After Civil Unrest, COVID-19 And Presidential Election, Chicago Pays Out $367 Million In Overtime To City Workers

Police stand outside of Trump Tower
In this Nov. 7, 2020 file photo, police officers watch crowds gather outside of Trump Tower after Joe Biden was projected to win the presidential election. Chicago paid nearly $367 million in overtime in 2020, which the city blamed on COVID-19, civil unrest and security needs during the election. Marc Monaghan / WBEZ
Police stand outside of Trump Tower
In this Nov. 7, 2020 file photo, police officers watch crowds gather outside of Trump Tower after Joe Biden was projected to win the presidential election. Chicago paid nearly $367 million in overtime in 2020, which the city blamed on COVID-19, civil unrest and security needs during the election. Marc Monaghan / WBEZ

After Civil Unrest, COVID-19 And Presidential Election, Chicago Pays Out $367 Million In Overtime To City Workers

The city of Chicago spent $366.9 million in overtime in 2020 to city workers as the city tried to get a handle on the pandemic, civil unrest and security needs for the presidential election.

That’s more than twice as much as the city budgeted for the year and a $45.5 million increase from 2019, according to updated data released by the city’s Budget Department Thursday.

The reason: 2020 was a uniquely challenging year, Budget Director Susie Park told WBEZ. City Hall spent $84.8 million in overtime to address civil unrest, nearly $60 million on COVID-19 response and $14.4 million on enhanced security for the 2020 presidential election. That made up 43% of the final overtime budget for the year.

Park said taxpayers won’t be on the hook for the entire bill. The city is using about $350 million Federal CARES Act dollars to cover COVID-19-related overtime.

This includes additional shifts for Health Department employees who handled the city’s pandemic outreach efforts, as well as overtime caused by staff shortages among first responders who were forced to stay home and quarantine or take leave for other COVID-related needs.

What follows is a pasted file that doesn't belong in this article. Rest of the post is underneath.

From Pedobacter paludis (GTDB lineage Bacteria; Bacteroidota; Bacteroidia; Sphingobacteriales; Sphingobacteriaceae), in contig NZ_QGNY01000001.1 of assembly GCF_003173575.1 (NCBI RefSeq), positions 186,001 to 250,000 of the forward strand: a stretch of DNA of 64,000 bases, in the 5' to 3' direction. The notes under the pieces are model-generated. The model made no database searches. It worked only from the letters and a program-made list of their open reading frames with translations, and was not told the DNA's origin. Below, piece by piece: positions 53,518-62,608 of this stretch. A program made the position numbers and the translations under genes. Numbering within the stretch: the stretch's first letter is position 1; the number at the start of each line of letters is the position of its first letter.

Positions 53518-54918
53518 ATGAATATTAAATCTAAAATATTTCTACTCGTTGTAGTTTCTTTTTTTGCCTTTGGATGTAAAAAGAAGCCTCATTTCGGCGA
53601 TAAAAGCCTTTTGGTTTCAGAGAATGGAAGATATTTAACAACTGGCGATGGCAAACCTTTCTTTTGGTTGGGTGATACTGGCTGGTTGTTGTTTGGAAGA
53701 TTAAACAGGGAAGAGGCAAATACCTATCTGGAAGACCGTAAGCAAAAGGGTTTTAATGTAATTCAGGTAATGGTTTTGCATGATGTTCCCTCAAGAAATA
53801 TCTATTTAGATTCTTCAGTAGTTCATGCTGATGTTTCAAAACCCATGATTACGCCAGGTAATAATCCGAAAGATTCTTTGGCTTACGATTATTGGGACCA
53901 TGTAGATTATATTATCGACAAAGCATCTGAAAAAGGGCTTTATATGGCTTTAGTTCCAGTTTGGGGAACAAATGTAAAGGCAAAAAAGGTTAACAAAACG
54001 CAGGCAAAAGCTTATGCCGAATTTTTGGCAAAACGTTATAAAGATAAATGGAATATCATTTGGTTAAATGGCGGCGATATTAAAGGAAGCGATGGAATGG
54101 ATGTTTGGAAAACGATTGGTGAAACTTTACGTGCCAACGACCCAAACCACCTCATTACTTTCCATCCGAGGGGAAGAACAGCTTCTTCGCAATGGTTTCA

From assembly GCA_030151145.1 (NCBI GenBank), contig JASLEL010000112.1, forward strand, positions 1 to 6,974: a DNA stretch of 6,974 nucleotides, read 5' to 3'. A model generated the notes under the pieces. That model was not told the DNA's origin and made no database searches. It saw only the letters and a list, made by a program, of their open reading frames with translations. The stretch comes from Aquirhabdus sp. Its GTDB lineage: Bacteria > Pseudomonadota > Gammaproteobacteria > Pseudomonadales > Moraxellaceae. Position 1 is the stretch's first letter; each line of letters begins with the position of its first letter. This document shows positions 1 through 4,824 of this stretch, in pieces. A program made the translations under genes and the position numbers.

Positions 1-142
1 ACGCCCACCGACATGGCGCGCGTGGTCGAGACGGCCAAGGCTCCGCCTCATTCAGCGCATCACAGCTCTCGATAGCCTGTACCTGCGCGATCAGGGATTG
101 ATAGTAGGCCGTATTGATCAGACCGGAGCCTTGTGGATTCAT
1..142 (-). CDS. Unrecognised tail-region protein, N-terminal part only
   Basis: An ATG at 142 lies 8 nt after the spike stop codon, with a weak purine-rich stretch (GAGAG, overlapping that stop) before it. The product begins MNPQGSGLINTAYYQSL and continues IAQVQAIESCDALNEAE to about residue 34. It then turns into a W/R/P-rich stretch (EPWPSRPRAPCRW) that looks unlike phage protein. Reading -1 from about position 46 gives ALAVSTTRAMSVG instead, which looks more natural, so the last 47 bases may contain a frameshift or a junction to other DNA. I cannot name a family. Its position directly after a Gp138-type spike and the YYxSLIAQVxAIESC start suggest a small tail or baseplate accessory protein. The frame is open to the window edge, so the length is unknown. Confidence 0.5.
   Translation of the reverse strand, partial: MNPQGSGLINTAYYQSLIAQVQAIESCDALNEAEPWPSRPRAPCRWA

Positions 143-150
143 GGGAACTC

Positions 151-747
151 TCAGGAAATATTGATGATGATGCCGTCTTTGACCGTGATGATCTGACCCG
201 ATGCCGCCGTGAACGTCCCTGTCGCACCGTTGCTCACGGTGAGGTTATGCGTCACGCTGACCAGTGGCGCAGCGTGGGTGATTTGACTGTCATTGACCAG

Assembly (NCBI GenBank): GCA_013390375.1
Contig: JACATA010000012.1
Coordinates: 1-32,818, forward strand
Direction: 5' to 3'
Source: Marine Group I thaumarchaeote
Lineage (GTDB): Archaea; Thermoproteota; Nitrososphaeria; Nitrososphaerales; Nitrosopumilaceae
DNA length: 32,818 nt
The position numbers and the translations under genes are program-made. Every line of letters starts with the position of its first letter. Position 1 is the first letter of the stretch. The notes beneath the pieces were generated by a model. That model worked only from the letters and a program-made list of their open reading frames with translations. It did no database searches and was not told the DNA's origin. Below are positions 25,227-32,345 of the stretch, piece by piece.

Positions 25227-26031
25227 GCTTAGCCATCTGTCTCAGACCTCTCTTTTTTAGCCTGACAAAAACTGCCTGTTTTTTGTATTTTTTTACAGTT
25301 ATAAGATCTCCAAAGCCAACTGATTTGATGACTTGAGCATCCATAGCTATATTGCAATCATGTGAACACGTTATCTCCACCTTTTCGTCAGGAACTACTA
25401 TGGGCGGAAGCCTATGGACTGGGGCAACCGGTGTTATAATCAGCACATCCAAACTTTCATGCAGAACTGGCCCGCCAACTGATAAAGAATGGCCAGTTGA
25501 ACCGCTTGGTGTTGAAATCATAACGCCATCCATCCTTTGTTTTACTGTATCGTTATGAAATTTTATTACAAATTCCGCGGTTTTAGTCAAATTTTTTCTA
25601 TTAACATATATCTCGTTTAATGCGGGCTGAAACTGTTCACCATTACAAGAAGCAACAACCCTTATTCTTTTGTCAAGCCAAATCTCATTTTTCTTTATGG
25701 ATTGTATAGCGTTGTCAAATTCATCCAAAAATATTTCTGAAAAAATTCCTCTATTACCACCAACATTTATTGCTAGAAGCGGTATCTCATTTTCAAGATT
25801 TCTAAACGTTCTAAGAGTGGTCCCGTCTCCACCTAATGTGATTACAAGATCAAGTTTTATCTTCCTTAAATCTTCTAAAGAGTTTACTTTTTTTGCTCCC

“We had to backfill those employees and that also drove up some of the overtime costs,” Park said.

The city’s data released Thursday included tallies for individual employees. Among those who got paid the most overtime was Ramona Perkins, a 911 operator for the city’s Department of Emergency Management, who banked $157,711.13 in overtime. That’s in addition to the roughly $88,000 annual salary she receives.

Like most city employees, 911 operators are unionized and their collective bargaining agreement stipulates senior members get priority when extra shifts become available.

“And so let’s say someone like Miss Perkins, if she takes that opportunity every time there is overtime availability, that’s how kind of maybe you get to that $157,000 range,” Park said.

Of the top ten overtime earners for 2020, two are 911 operators, four are with the Chicago Fire Department, including CFD Deputy District Chief Scott F. Ronstadt who banked $140,497.50 in overtime.

Park says the city had accounted for these overages when it was putting together the 2021 budget last fall. The estimated shortfall for 2020 was about $800 million. The city balanced the budget through a mix of refinancing efforts, mandatory furlough days for non-city employees and that federal coronavirus relief aid.

Controlling ballooning overtime has been a constant struggle for the city, particularly when it comes to the Chicago Police Department. It’s a budget line aldermen love to rail about every budget cycle. Numerous Inspector General audits have identified widespread abuse of the system, from inadequate record keeping to limited oversight from supervisors, at a cost of millions of dollars in unnecessary overages a year. In 2019, CPD employees banked nearly $140 million in overtime. For 2020, it was $177 million.

Park says her department started out 2020 with a “very aggressive overtime management plan” with all city departments, including CPD. “So [the police department] was kind of on track the first four months, I would say of the year, and then obviously COVID hit, and then following COVID-19, you know, the unrest.”

Park said her department has already begun working with Superintendent David Brown to keep overtime within budget for 2021.

Claudia Morell covers City Hall for WBEZ. Follow her @claudiamorell.